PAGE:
This section explores simulated data mimicking the selfing species *A. Thaliana*. We explore two simulated datasets where one data set has no kinship structure while the other data set does. In both simulated datasets the first five SNPs are the only SNPs that influence the response i.e. the first five SNPs are the only non-null SNPs. The datasets were created assuming that all SNPs are independent of each other.

First we will discuss the format of the raw data as well as how to transform the data using functions available in the the `GWAS.BAYES`

package.

```
data("vignette_lm_dat")
head(vignette_lm_dat[,1:10])
#> Phenotype SNP1 SNP2 SNP3 SNP4 SNP5 SNP6 SNP7 SNP8 SNP9
#> 1 2.849069 G T A A T C G C G
#> 2 2.931406 G T A A T C G C G
#> 3 2.375999 G T A A T C G C G
#> 4 3.573713 G T A A T C G C G
#> 5 2.631515 G T A A T C G C G
#> 6 3.322648 G T A A T C G C G
```

```
Y <- vignette_lm_dat$Phenotype
SNPs <- vignette_lm_dat[,-1]
```

The SNPs can either be imported as strings or factors.

To prepare SNPs for the analysis the data must be taken from its raw state (above) into a finer state to speed up analysis. First, apply the `standardize`

function to transform the SNPs to {0,1}. This can be done in two ways. The first way is alphabetically; meaning that if the letter comes first in the alphabet then that would be a 1 while the letter that comes second in the alphabet would be a 0. The second way to do this is by major and minor allele, the major allele becomes a 1 and the minor allele becomes a 0. Note either method will lead to the same significant SNPs; the two will differ by the interpretation of the results. The default method is `method = "major-minor"`

and the possible methods are `method=c("major-minor","alphabetical")`

.

```
SNPs <- standardize(SNPs = SNPs,method = "major-minor",number_cores = 1)
SNPs[1:6,1:10]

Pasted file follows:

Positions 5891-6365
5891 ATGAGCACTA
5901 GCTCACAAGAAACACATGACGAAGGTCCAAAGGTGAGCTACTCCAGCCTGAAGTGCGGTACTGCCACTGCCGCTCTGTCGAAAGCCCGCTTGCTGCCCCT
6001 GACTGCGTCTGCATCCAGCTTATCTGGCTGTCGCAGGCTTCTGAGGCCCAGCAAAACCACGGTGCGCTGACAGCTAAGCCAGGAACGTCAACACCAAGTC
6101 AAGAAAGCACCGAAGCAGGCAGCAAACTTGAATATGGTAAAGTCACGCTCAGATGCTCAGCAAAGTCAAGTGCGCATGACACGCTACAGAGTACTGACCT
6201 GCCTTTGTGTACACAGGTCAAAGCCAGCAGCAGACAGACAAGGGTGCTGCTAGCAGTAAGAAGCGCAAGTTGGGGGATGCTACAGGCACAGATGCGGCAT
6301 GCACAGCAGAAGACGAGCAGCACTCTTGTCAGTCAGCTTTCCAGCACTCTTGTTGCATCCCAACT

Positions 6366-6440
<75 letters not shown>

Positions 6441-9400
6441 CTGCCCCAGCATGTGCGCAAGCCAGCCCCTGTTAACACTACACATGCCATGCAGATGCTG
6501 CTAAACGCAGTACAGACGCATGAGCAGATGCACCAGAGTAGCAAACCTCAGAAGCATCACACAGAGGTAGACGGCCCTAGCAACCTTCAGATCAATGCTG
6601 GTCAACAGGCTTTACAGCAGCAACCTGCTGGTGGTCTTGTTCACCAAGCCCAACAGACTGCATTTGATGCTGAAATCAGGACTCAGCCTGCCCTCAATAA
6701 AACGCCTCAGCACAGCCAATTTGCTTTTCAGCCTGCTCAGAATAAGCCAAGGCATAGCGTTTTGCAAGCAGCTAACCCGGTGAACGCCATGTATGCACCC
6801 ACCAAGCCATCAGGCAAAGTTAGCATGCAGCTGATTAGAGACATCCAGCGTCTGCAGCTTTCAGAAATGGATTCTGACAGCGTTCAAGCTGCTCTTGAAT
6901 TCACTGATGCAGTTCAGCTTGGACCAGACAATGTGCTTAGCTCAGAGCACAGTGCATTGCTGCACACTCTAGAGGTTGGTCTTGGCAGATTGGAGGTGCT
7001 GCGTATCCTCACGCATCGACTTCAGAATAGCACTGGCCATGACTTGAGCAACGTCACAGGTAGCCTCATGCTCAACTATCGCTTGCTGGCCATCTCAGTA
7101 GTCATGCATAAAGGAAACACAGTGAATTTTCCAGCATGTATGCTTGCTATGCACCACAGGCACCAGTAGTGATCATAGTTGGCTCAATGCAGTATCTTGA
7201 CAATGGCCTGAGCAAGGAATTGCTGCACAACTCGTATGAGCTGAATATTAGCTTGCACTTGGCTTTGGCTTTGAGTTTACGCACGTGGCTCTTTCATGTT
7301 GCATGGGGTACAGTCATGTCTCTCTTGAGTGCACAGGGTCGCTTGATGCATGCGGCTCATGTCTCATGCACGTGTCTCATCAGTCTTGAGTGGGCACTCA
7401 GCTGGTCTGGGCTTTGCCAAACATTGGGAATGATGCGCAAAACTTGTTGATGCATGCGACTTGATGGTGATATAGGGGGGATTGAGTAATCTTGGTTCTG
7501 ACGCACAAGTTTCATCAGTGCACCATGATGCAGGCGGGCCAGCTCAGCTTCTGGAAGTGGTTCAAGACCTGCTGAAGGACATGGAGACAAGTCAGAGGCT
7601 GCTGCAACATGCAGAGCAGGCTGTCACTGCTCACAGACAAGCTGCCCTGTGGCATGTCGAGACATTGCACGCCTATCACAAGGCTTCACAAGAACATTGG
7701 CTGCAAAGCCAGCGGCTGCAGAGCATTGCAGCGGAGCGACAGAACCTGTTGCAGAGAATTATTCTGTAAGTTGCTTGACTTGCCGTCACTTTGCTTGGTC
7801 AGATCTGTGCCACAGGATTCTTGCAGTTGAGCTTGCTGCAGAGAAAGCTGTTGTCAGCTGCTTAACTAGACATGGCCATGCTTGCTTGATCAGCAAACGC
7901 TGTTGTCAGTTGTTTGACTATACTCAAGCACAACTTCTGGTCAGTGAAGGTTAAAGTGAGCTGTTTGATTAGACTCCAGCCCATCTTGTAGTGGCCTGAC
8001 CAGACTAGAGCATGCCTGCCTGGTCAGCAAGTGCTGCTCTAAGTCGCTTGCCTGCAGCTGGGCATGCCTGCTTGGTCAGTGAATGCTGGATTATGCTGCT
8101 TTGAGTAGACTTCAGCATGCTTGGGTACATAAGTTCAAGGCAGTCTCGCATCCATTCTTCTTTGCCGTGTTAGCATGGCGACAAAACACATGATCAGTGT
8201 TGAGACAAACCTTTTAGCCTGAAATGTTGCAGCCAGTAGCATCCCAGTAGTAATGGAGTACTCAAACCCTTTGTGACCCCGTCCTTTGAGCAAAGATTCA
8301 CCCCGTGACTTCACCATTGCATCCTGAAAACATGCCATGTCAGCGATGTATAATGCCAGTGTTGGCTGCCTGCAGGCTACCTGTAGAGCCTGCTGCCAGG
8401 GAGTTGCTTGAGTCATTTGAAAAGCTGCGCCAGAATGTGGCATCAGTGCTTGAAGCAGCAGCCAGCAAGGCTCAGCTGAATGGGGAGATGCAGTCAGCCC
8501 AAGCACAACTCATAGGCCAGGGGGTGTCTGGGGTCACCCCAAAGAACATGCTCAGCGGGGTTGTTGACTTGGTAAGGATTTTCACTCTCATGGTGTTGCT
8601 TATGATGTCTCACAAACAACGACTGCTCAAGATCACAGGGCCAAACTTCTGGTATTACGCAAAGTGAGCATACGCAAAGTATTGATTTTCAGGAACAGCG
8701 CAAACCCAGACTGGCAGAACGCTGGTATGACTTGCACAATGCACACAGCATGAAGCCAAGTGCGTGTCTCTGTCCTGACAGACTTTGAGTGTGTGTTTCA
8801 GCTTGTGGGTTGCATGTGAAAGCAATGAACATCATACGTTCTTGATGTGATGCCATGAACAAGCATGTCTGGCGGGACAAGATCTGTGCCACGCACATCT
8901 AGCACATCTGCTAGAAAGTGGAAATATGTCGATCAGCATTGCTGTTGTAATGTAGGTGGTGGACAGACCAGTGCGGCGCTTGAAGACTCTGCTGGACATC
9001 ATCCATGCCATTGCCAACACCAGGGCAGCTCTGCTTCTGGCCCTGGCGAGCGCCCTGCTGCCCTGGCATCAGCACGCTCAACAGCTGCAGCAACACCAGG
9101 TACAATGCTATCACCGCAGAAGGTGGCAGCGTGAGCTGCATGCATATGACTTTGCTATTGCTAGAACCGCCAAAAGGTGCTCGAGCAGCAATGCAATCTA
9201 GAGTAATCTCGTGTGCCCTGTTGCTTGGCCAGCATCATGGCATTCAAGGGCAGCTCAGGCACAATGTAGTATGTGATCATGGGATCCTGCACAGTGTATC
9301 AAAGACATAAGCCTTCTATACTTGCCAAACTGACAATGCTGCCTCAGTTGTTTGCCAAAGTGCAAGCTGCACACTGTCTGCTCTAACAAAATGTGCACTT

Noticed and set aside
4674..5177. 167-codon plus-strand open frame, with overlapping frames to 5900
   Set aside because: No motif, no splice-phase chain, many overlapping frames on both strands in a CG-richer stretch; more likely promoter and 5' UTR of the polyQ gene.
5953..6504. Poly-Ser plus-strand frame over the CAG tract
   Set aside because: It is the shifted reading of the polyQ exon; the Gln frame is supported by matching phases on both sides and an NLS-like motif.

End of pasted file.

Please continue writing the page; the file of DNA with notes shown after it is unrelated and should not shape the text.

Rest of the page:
#> [,1] [,2] [,3] [,4] [,5] [,6] [,7] [,8] [,9] [,10]
#> [1,] 1 0 1 1 1 0 1 1 1 1
#> [2,] 1 0 1 1 1 0 1 1 1 1
#> [3,] 1 0 1 1 1 0 1 1 1 1
#> [4,] 1 0 1 1 1 0 1 1 1 1
#> [5,] 1 0 1 1 1 0 1 1 1 1
#> [6,] 1 0 1 1 1 0 1 1 1 1
```

As in most GWAS studies, we aggregate both the SNPs and the phenotype over the replications of each species/ecotypes/taxa to speed up computation. The `aggregate_SNPs`

function takes both the SNP matrix and the phenotype response and returns a list with the aggregated SNP design and the aggregated phenotypes.

```
aggregate_list <- aggregate_SNPs(SNPs = SNPs, Y = Y)
SNPs <- aggregate_list$SNPs
Y <- aggregate_list$Y
```

The next step is to clean up the standardized SNP data in preparation for the `preselection`

function. If this step is not taken the `preselection`

function would break because it cannot give a p-value for a SNP that has the same allele for all species/ecotypes/taxa in the dataset. The `level_function`

function will clean up the standardized SNPs by removing all SNPs with minor allele frequency less than or equal to the input value `MAF`

. To keep all SNPs with minor allele frequency larger than zero, set `MAF = 0`

. The function will return a list where the first element is a standardized SNP matrix and the second element is a vector of TRUE and FALSE that will be TRUE if the corresponding SNP is kept and FALSE if the SNP is removed. The default value for MAF is `MAF = 0.01`

.

```
level_list <- level_function(SNPs = SNPs, MAF = 0.01)
SNPs <- level_list$SNPs
level_list$SNPs_Dropped
#> [1] "None"
dim(SNPs)
#> [1] 270 1000
```

Looking at the output above we can see that no SNPs had minor allele frequency less than 0.01 so the new matrix returned by the level function has the original 1000 SNPs.

A user can compute all the above preprocessing steps using the `preprocess_SNPs`

function. An example is highlighted below.

```
fullPreprocess <- preprocess_SNPs(SNPs = vignette_lm_dat[,-1],
Y = vignette_lm_dat$Phenotype,MAF = 0.01,number_cores = 1,
na.rm = FALSE)
all.equal(fullPreprocess$SNPs,SNPs)
#> [1] TRUE
all.equal(fullPreprocess$Y,Y)
#> [1] TRUE
fullPreprocess$SNPs_Dropped;level_list$SNPs_Dropped
#> [1] "None"
#> [1] "None"
```

The results above highlight how both methods of data preparation produce identical results.

Next, we estimate population structure through the computation of principal components. This is a common tool used in GWAS studies to eliminate the number of false positives. The `pca_function`

function takes three inputs the matrix of standardized SNPs as created above, the number of principal components you would like in your model, and if you would like to plot the percent variation explained by the principal components. Make sure to utilize the `plot_it`